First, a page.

(1)   We account for reinsurance under the provision of SFAS No. 113, “Accounting and Reporting for Reinsurance of Short-Duration and Long-Duration Contracts” (“SFAS No. 113”). We believe that three of the Citi co-insurance agreements, which we refer to as the risk transfer agreements, will satisfy the risk transfer rules of SFAS 113. Under the risk transfer agreements, we will cede between 80% and 90% of our term life future policy benefit reserves and transfer a corresponding amount of invested assets (at carrying value) to the Citi reinsurers. Under GAAP, we are not permitted to reduce the future policy benefit reserves on our books, but rather we will record an asset for the same amount of risk transferred under the line item caption “due from reinsurers.” We will also reduce deferred policy acquisition costs recorded on our books by between 80% and 90%, which will reduce future amortization expenses. In addition, we will transfer between 80% and 90% of all future premiums and benefits and claims associated with these policies to the Citi reinsurers. One co-insurance agreement, which we refer to as the deposit agreement, relates to a 10% transaction that includes an experience refund provision, will not satisfy risk transfer rules under SFAS 113. As such, this contract will be accounted for under GAAP using the deposit method of accounting. Under deposit accounting, the amount we pay to the reinsurer will be treated as a deposit and will be reported on the balance sheet as an asset under the line item caption “other assets.” We will receive ongoing ceding allowances to cover policy and claims administration under each of these reinsurance contracts.

 

  (A)   Reflects the fair value of invested assets transferred to the Citi reinsurers under the Citi reinsurance agreements. (See notes F and H)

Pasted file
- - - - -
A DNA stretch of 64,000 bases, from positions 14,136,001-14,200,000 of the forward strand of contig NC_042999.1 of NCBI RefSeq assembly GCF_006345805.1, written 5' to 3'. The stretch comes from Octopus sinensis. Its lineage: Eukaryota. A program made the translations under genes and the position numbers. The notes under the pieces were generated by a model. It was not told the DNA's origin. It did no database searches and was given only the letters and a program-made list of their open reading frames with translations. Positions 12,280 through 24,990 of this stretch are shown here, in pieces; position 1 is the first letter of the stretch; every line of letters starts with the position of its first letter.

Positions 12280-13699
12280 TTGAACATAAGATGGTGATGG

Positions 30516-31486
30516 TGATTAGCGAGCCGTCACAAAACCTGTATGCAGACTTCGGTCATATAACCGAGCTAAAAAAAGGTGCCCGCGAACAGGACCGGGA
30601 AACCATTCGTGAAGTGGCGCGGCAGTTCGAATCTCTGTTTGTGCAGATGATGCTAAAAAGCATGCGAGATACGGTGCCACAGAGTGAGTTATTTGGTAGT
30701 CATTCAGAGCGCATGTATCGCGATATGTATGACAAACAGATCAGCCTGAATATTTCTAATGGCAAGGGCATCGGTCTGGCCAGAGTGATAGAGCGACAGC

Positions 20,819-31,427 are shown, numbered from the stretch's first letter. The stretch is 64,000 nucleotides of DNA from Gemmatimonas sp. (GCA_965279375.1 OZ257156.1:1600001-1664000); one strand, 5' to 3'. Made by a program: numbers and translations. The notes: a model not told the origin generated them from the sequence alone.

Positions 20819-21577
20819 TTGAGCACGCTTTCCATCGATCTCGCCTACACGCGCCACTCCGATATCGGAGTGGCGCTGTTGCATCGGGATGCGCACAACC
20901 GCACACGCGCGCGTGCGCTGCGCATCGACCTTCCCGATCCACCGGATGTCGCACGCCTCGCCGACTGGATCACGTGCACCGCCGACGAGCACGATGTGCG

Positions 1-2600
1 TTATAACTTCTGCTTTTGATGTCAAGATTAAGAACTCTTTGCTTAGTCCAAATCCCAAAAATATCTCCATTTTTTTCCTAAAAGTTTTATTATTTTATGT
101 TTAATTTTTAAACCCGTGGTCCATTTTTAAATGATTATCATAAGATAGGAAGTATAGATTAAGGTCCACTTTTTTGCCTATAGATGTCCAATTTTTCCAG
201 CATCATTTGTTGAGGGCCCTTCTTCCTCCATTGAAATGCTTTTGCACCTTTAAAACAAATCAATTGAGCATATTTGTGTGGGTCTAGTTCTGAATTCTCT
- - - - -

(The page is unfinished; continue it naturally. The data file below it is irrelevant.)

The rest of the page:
(B)   Reflects future policy benefit reserves ceded to the Citi reinsurers under the risk transfer agreements. Under GAAP, we are required to report such amounts as due from reinsurers rather than offsetting future policy benefits.

 

  (C)   Reflects a reduction in our term life DAC balance equal to the Citi reinsurers’ percentage of DAC on policies in force as of the balance sheet date that are subject to the risk transfer agreements.

 

  (D)   Reflects the deposit we paid to the Citi reinsurer under the deposit agreement. (See note M)

 

  (E)   Reflects the reduction of the deferred tax liability, which is primarily associated with the reduction in our term life DAC balance resulting from the risk transfer agreements, calculated at an assumed 35% effective tax rate.

 

  (F)   Reflects an adjustment to unrealized gains (losses) associated with the transfer of invested assets to the Citi reinsurers. (See notes A and H)

 

  (G)   Reflects premiums ceded to the Citi reinsurers under the risk transfer agreements. This amount represents the Citi reinsurers’ percentage of net premiums earned on policies in force as of the opening balance sheet date.

 

  (H)   Reflects net investment income on invested assets transferred to the Citi reinsurers. (See notes F and A)

 

  (I)   Reflects benefits and claims ceded to the Citi reinsurers. This amount reflects the Citi reinsurers’ percentage of benefits and claims incurred on policies in force as of the opening balance sheet date that are subject to the risk transfer agreements.

 

  (J)   Reflects the Citi reinsurers’ percentage of DAC amortization on policies in force as of the opening balance sheet date that are subject to the risk transfer agreements.

 

  (K)   Reflects an expense allowance from the Citi reinsurers to us.